Mysteries of the Holy Sepulchre: skulls, pagan temples and sigils

Amy Rodighiero15 July 2021

The Church of the Holy Sepulchre is the heart of the Christianity and of Jerusalem. Here took place the passion, death and resurrection of Jesus Christ. That’s why, today as in the past, the church was a must-be place for all the pilgrims. 

Today we would like to discuss big and small curiosities about the history of the Holy Sepulchre. Keep them with you on your next trip in the Holy Land!

Golgota’s skull and the only church with a mountain inside 

“They brought Jesus to the place called Golgotha” (Mark 15:22) 

In Aramaic it’s Golgotha, in latin Calvarium. Both are names for the “place of the skull”, the mount where Jesus was crucified. It’s almost unbelievable, but a 5 meters high hill has been incorporated in the Holy Sepulchre. 

nude rock of the Calvary can still be touched by putting a hand inside an opening underneath the greek-orthodox altar of the Crucifixion. According to tradition, this is also the point where the cross was raised. 

Here, in the moment Jesus died, an earthquake splitted the rock -now enclosed in a glass display- and allowed the sacred blood to get to Adam’s skull, lying beneath, and purify him.

Where is Jesus’ real tomb? 

“At the place where Jesus was crucified, there was a garden, and in the garden a new tomb, in which no one had ever been laid.” (John 19:41)

During the British governatorate, some protestant scholars pointed out an alternative burial site to the Holy Sepulcher: the garden tomb, a few meters from Damascus’ Gate. 

Here there is a hill that, at certain times of day in certain seasons, resembles a skull when hitted by the sunlight. Here a tomb carved in the rock with a round stone for closure was found nearby an ancient wine press.  

The archaeological evidence supporting the Golgotha being Jesus’ tomb is way more solid: the site was outside of the city wall and was used as a cave. The cave was dismantled in the I Century BC. and it became a garden with some tombs.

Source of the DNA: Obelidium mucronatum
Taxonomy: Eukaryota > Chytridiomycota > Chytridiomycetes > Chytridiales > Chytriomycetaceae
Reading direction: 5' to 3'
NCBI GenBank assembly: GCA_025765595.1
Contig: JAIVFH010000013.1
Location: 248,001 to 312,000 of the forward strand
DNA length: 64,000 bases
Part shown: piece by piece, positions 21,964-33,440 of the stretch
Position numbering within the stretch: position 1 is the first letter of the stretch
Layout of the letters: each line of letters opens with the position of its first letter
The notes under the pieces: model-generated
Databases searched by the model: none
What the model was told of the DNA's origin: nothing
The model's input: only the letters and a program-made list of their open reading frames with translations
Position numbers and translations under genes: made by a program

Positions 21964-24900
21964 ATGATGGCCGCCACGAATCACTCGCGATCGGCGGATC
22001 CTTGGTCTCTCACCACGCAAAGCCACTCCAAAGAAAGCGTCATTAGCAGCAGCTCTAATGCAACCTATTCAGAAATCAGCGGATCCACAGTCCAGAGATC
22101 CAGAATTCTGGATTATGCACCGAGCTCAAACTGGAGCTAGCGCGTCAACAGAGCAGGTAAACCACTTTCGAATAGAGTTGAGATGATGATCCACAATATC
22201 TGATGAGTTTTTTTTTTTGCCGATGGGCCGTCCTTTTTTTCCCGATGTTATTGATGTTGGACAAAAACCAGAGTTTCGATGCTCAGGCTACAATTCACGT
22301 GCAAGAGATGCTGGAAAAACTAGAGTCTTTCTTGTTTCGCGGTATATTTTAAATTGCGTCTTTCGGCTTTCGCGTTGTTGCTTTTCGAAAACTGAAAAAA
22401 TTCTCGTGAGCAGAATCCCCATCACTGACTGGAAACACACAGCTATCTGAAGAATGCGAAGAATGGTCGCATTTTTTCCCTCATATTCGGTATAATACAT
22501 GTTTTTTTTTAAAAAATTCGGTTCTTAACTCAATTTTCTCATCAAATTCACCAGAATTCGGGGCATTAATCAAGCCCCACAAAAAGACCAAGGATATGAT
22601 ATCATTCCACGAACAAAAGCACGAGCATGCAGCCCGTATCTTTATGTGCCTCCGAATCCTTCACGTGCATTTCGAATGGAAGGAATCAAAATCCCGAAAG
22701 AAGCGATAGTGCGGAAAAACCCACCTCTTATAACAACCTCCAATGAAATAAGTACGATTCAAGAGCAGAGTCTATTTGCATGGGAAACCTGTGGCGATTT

Then, in order to sedate any jewish insurrection, in 103 AC the emperor Adrian founded the city of Aelia Capitolina on the ruins of Jerusalem, previously destroyed by Titus. At the centre of the new city there was the Golgotha and the new temples of Jupiter and Venus concealing the sacred christian landmark

The first church in the world? 

The Holy Sepulchre is not the first christian church of the ancient world but it’s the first builded by an emperor. After appointing christianity as the State’s religion, Constantine ordered some excavation to isolate the tomb of Christ and surround it with a huge round called Anastasis. 

According to some chronicles, the original burial, enclosed in a temple called Aedicula, was completely destroyed by Calif al-Hakim in 1009. It is true that the marble slab where today many are praying is dated to the 14th Century. 

In 2016 the Aedicula was restored and a group of archaeologists opened up the tomb. Under the marble slab they discovered another one, grey and broken with a cross carved on it. The second slab protects the original limestone layer. 

The last time something similar happened, it was 1555 when the Custodian of the Holy Land Bonifacio from Ragusa decided to build another aedicula. Once the alabaster slabs were lifted, the Franciscans saw the stone guarded by two frescoed angels. 

At the centre of the tomb there was a wood piece covered by a gilded tissue and a title block of empress Elena, mother of Constantine. Exposed to air, frescoes, fabric and wood vanished. 

Mysterious monograms 

The actual aspect of the Holy Sepulchre is due to a sequence of building, destruction from wars, fires and earthquakes and restorations. Many great names wanted to be connected to the heart of Jerusalem. 

One of them was the byzantine emperor Constantine the Monomakhos that rebuilt some chapels on the site of a Holy Sepulchre completely dismantled by al-Hakim. 

In order to quickly finish the constructions, he reused some materials recovered from Jerusalem’s buildings in ruin, a church consecrated to the Virgin Mary in particular. The building was wiped out by the Persian invasion in 614 AC. Constantine used its capitals for the new Anastasis. 

The capitals are decorated with a monogram, a sigil composed by the letters of the names Mauritius, byzantine emperor from 582 to 602 AC, Constantina, his wife and Tiberius and Theodosius, the couple’s sons. 

The intricate sigil was only recently deciphered. Today the capitals, another piece of the history of Christianity now jealousy keeped in the Terra Sancta Museum’s deposit, are in desperate need of restorations. 

Many pilgrims walked the paving of the Holy Sepulchre. Many touched the stones living with faith and history. Now is your turn to just do so: help us complete the restoration! Link your name to the Holy Land and the most mysterious of the churches forever!